• It’s tainted, Barry.

    Bozo August 8, 2007, 8:33 am
  • I have to say the worst part of the whole event was the reaction of the Giants fans, who came off as a bunch of principle-less lemmings. I’d like to think that I would have lowered my head in shame, or turned down tickets to the game (at least then I could let people know that I refused to go, even if it meant missing history), not shown up. It’s naive to think that the stadium would anything but packed to the gills, but seeing the generous reception Barry received from his rooters was, to me, the most sickening aspect. And I don’t even really have my bee in a bonnet over Bonds taking the record, either.

    SF August 8, 2007, 10:58 am
  • I don’t blame San Francisco fans. I think any fanbase would have a hard time coming to terms with admitting and confronting the fact that someone who gave them so much happiness was a cheater. For the last 10 years, Bonds has been it in SF baseball. He has been the story. No one else. Baseball rooting is primnarily an escape from everyday drudgery. Can you blame people for wanting to be lost in their illusions?

    Nick-YF August 8, 2007, 11:08 am
  • Barry isn’t the first total prick to land on top of an ML leader board (Cobb, anyone?), and he’s not going to be the last. However much steroids helped him (and who knows what they added, or what the rest of the league was doing) he hit the homers. MLB, and Selig in particular, was entirely complicit in the shenanigans of the steroid era, as was every player, through their recalcitrant union. So we’re here and there’s no getting around it. 756 is a crap load of homers, even if you’re mainlining horse adrenaline and liquid tnt. SF fans see all the hipocracy and let the water roll off their collective backs. It’s a game, afterall, and they’re Californians. To all of sudden not show up at the ballpark on this day–what’s the point of that?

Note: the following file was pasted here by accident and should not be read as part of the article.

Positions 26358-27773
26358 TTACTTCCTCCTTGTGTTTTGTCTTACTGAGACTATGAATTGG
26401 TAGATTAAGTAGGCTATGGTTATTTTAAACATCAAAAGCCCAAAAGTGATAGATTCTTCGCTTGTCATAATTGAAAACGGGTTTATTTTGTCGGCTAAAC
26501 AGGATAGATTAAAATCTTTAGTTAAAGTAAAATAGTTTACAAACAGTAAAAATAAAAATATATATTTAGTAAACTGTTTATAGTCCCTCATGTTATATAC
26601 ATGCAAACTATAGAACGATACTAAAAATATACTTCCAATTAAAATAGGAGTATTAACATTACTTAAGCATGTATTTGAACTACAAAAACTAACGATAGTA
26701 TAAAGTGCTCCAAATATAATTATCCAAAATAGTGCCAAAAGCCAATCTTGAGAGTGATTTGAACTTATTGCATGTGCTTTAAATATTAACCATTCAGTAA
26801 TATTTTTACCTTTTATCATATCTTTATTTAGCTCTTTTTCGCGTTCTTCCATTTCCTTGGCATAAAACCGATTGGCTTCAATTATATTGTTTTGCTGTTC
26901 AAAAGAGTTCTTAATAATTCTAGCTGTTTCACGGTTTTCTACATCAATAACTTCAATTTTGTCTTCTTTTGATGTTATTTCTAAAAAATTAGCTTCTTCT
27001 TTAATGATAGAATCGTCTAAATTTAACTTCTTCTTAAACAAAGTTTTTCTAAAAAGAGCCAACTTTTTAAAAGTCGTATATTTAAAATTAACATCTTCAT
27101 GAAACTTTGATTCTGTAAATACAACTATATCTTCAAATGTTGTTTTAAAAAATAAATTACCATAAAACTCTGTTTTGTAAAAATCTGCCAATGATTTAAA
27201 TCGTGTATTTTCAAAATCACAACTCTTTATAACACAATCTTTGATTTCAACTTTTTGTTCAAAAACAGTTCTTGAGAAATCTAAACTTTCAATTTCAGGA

YF August 8, 2007, 11:21 am
  • Of course the park was going to be filled, I never thought otherwise. But personally I would have refused the ticket. Again, Bonds setting the record doesn’t bother me as much as it does many other people. But I would like to think that it wouldn’t be worth celebrating in person, at the cost of a ticket, a beer, a hot dog, and a small slice of my own principles of who I vociferously root for.

    SF August 8, 2007, 12:45 pm
  • It seems odd to me that no one mentions the fact that Barry hit a number of those HRs off of pitchers that were also juiced – enabling them to throw more pitches and faster than they would have been able to do if clean. In fact #755 was hit off a guy who had a minor league suspension for steroids. Hearing Barry analyze his at-bats and how he knew from watching films that hitting a double on a curveball earlier in the game eliminated this particular pitcher’s most dangerous pitch… it strikes me that he might be one of the smartest and most prepared hitters to step up to the plate. I think his really unfair advantage over the rest of the league was to have Bobby Bonds as a dad. I guarantee no one else was sitting aroung at age 8 analyzing game tapes with a mojor league coach.

    rootbeerfloat August 8, 2007, 1:32 pm
  • rootbeer: there’s been discussion about the prevalence of steroids ad nauseum.

    YF August 8, 2007, 1:47 pm